But a rush to Ghana is still projected, and there’s a slew of events coinciding in the region at the same time this year aiming to accommodate this. One of the events slated for a return is Afrochella, the annual art, music, and food festival happening in Accra from December 20 to January 5. Separate from the official year of return events, each event also aims to fulfill a similar mission and market individual appeal amidst similar events. There’s AfroNation, the popular Europe music festival holding its first-ever edition on Ghana’s coastline at the same time as Afrochella, while Nativeland is planning a selection of panels and immersive activations with Melanin Unscripted focusing on music, art, and culture in Lagos right before it.

Afrochella was conceptualized by Abdul Karim Abdullah in 2015. Abdullah, along with co-founder Kenny Agyapong, and COO Edward Adjaye, launched the full-scope festival with the hopes of curating a connection to the continent this year, focused on increasing visibility to the rising talent on the continent. Their 2019 theme is “Diaspora Calling,” aiming to promote networking within the Ghanaian community and diaspora, ensure African youth value and celebrate their native cultures while connecting communities through education, fashion, art, music, and business in Africa. 

Community involvement representative Emmanual Ansa states they want the event to become “the impetus and mecca for the celebration of African music, culture, and art.” But amidst the many options on the ground this year to fulfill these missions, where does Afrochella stand, and how does it stand out?

VIBE sat down with the Afrochella co-founder Abdullah to talk about the structural challenges of executing this initiative while appeasing the demands of a growing consumer base, the cultural significance of the event, and envisioning Ghana as a premier frontier for a global black connection.

Can you talk about the origin of Afrochella? What inspired it?

I went to school in Ghana for about seven years, and then I came back to the US and I went to high school in the Bronx—  High School For Teaching And The Professions. I went to Syracuse University in 2006 and got my bachelor's in psychology and biology. And then I got my master's in 2016 at CUNY Hunter college in public health. I've been working in medical research for eight and a half years. But this has been a passion of mine that I've always done on the side, which is throwing African-inspired events.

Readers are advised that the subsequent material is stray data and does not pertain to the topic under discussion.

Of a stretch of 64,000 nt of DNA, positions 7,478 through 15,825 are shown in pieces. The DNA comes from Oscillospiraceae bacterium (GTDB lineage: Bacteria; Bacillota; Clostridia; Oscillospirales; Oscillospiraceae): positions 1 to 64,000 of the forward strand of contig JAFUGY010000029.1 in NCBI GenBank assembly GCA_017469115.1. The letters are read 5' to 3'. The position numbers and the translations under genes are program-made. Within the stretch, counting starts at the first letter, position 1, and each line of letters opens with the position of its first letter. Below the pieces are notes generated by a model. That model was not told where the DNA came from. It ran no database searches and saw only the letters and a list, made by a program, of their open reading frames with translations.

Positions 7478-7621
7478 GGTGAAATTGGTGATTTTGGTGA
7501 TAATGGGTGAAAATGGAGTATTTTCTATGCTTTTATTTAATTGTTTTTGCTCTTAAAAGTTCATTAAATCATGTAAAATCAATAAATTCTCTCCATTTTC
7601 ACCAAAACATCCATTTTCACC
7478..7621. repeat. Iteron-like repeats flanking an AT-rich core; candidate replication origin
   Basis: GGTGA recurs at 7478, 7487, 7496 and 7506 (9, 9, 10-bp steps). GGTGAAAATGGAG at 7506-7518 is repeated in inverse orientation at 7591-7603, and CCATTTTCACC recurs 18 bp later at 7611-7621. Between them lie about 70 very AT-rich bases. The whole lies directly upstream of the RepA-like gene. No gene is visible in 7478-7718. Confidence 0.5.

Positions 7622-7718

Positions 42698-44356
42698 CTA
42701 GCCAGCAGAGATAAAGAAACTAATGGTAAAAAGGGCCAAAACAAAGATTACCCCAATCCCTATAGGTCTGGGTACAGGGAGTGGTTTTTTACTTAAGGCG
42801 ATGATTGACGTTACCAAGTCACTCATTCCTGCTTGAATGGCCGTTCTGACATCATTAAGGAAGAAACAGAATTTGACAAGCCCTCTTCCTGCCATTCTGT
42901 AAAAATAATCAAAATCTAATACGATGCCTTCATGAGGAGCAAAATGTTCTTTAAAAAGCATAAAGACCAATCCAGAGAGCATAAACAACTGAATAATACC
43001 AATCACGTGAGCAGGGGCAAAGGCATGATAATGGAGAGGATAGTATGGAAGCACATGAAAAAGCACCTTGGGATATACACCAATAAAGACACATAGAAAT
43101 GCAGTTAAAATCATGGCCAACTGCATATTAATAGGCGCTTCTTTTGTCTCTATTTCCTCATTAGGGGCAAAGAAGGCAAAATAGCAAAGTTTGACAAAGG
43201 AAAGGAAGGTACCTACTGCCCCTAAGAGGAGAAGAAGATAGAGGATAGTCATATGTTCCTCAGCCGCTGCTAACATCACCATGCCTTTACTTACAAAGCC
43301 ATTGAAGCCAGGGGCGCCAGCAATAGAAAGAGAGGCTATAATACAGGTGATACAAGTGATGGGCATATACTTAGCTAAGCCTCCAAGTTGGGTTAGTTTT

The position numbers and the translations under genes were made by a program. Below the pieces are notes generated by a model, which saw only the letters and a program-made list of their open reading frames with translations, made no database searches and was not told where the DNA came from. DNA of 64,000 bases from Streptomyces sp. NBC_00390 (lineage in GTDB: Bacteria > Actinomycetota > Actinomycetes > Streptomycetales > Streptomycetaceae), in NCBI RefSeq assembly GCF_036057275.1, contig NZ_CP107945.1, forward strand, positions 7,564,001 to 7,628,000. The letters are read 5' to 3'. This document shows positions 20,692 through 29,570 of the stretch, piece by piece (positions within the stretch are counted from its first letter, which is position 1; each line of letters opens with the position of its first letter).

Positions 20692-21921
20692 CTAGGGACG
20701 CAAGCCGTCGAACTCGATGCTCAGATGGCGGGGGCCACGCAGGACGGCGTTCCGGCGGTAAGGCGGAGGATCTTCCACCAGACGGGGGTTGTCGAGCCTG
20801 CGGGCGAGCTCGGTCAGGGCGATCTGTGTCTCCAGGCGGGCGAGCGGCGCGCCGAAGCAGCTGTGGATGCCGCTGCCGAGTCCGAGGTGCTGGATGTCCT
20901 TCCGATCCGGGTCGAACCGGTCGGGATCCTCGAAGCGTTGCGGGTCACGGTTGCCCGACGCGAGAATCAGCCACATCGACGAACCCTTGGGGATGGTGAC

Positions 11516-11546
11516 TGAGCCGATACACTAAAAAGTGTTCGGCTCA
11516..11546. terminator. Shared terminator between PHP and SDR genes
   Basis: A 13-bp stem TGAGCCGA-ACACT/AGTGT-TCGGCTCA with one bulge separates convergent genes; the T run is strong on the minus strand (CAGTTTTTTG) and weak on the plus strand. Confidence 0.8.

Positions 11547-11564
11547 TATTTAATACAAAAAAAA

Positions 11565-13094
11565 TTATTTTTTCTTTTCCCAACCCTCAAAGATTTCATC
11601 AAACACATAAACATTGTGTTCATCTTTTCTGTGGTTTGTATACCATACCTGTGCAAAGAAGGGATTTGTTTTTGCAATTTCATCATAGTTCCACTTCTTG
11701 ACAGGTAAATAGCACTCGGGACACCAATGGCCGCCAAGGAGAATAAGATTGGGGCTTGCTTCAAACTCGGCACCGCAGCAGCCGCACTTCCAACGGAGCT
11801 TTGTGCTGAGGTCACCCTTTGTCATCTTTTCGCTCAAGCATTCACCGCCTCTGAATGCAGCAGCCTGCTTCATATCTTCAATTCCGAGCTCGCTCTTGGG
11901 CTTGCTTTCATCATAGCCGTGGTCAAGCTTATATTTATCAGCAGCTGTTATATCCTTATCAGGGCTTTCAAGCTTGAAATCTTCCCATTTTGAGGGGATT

That’s when my team came together. It started out with me wanting to do a festival here in New York called Native Tongue festival, and that was geared towards food. I just wanted to explain the culture and engage people within the diaspora. But then, on our yearly trip to Ghana, I found that we would gather and we would have a great time, but we couldn't really have that much of an effect once we left. I felt like we could have an effect; we could encourage more people to reach back home and do certain things by creating a space where we can engage each other. I thought there was so much talent coming in from all over the world that were from Ghanian descent or African descent and if we could create a place where we can galvanize all of that and the people that are doing amazing things within those industries, we would be able to create something pretty good. [In] 2017, we decided to do something like that.

How has it changed since 2017? Has it been easier to translate what you're trying to do in terms of this new interest in Africa — Ghana and Nigeria in particular?